Tips for Setting Low S Corporation Shareholder Salaries
The big tax savings in a small S corporation usually come
from setting the salaries of shareholder-employees to
something that's low yet reasonable. Lowering a
shareholder-employee salary by, for example, $10,000 often
saves about $1,500 in payroll taxes annually.
You need to be cautious about setting low S corporation
shareholder salaries, however. Set a salary unreasonably
low and the IRS can reclassify payments made to
shareholders as wages. That reclassification allows the IRS
to clawback tax savings and assess penalties and interest.
Fortunately, you can take employ several techniques to
reasonably lower S corporation shareholder-employee wages,
including the tips that follow:
S Corp Salary Tip #1: Use Government Data for Backup
The big requirement concerning S corporation shareholder
salaries is that the compensation be reasonable.
Reasonableness, in some ways, is in the "eye of beholder."
But a good starting point concerning reasonableness is the
Bureau of Labor Statistics web site at www.bls.gov. The
bls.gov site provides a wealth of conservative data about
what different jobs really pay.
S Corp Salary Tip #2: Learn About Any Local Safe Harbors
Another tip related to setting a low shareholder salary:
Talk with a knowledgeable local tax practitioner about the
possibility that there's an unofficial safe harbor.
Now let me be clear: Publicly, no IRS official will provide
a safe harbor amount--a salary level which, if you're over,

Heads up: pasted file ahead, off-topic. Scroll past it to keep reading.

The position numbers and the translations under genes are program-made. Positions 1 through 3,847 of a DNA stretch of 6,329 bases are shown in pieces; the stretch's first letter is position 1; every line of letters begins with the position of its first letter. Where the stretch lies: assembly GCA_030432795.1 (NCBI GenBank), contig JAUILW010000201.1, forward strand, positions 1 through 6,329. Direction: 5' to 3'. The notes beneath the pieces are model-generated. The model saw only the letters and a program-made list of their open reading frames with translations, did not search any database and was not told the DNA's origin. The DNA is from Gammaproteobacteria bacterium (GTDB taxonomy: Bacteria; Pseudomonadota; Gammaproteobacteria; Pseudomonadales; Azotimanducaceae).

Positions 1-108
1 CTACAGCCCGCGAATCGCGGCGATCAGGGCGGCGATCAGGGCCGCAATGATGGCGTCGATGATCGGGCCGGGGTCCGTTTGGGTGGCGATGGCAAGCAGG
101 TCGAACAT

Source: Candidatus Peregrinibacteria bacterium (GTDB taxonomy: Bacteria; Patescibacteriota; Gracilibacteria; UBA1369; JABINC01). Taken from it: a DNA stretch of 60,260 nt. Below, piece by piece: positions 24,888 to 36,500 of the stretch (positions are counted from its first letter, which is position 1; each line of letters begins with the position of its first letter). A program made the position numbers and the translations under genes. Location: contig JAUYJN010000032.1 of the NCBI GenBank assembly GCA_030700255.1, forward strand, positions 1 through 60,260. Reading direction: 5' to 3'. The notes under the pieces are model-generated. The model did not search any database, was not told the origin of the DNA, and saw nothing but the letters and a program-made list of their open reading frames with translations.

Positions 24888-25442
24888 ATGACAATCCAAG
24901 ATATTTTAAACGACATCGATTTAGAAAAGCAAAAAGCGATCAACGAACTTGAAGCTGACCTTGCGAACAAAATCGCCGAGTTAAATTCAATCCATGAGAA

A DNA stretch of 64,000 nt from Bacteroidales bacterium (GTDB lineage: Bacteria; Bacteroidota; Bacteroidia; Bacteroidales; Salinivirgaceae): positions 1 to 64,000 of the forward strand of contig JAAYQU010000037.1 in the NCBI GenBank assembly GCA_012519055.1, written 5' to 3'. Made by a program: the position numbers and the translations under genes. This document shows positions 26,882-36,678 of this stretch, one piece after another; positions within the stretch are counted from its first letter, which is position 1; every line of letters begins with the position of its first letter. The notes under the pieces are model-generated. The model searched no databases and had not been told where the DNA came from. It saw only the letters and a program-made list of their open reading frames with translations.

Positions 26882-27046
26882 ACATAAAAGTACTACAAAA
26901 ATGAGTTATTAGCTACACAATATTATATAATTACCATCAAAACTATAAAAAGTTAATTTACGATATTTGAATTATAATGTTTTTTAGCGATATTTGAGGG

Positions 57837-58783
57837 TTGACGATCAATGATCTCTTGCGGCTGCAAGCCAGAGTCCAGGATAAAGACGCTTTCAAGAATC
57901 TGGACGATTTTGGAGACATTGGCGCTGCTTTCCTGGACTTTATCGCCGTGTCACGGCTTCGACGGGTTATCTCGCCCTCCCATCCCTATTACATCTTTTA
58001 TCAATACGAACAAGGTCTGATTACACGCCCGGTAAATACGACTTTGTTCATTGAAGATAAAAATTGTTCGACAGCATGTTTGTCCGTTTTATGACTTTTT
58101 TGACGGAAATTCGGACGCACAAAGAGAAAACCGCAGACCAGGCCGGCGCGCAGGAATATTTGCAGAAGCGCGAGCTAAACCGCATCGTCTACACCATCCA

you're officially safe.
However, numerous tax practitioners (CPAs, attorneys, and
enrolled agents) report that in many areas, Internal
Revenue Service examiners have an unofficial salary which
they'll accept as reasonable. An S corporation which pays
its shareholder-employees at least this amount seems to be
very unlikely to be challenged or penalized...
S Corp Salary Tip #3: Treat Shareholder Health Insurance
The S corporation tax return itself makes it really easy to
spot when an S corporation pays its shareholders low
salaries: The first business deduction on page 1 of the
corporate tax return, for example, shows officer
You should, therefore, verify that you're handling
shareholder health insurance correctly. Here's why:
Shareholder health insurance gets added to the
shareholder-employee compensation amounts. If a
shareholder-employee earns, say, $30,000 in wages and in
addition receives $10,000 of health insurance, the
shareholder-employee's W-2 should show $40,000 of wages.
By the way, the health insurance amount added to the
employee's W-2 wages isn't subject to payroll taxes like
social security or medicare. Using the previous paragraph's
example numbers, the shareholder-employee's W-2 would show
the wages subject to social security and medicare taxes as
being $30,000. Furthermore, the $10,000 of health insurance
is allowed as a deduction on the shareholder's individual
S Corp Salary Tip #4: Save for Retirement Inside Corporation
Another easy idea related to setting a low yet reasonable S
corporation salary: If you're saving money for retirement,
you may as well do that saving inside the S corporation. In
other words, rather than have the shareholder-employee
contribute money into an Individual Retirement Account, the
S corporation should probably consider making a pension
fund contribution such as for a SEP-IRA. Why? The pension
contribution in this case gets treated as an expense on the
corporation's tax return.
In effect, this increases by shareholder-employee's wages
by as much as 25%. Yet this increase in wages does not
increase the payroll taxes. Current tax law doesn't subject
employee pension contributions to payroll taxes.
About the Author:
Stephen L. Nelson CPA practices public accounting in
Seattle, Washington. Nelson edits the Do-it-yourself S
Corporation web site and authored the Setting S Corporation
Salaries ebook, available at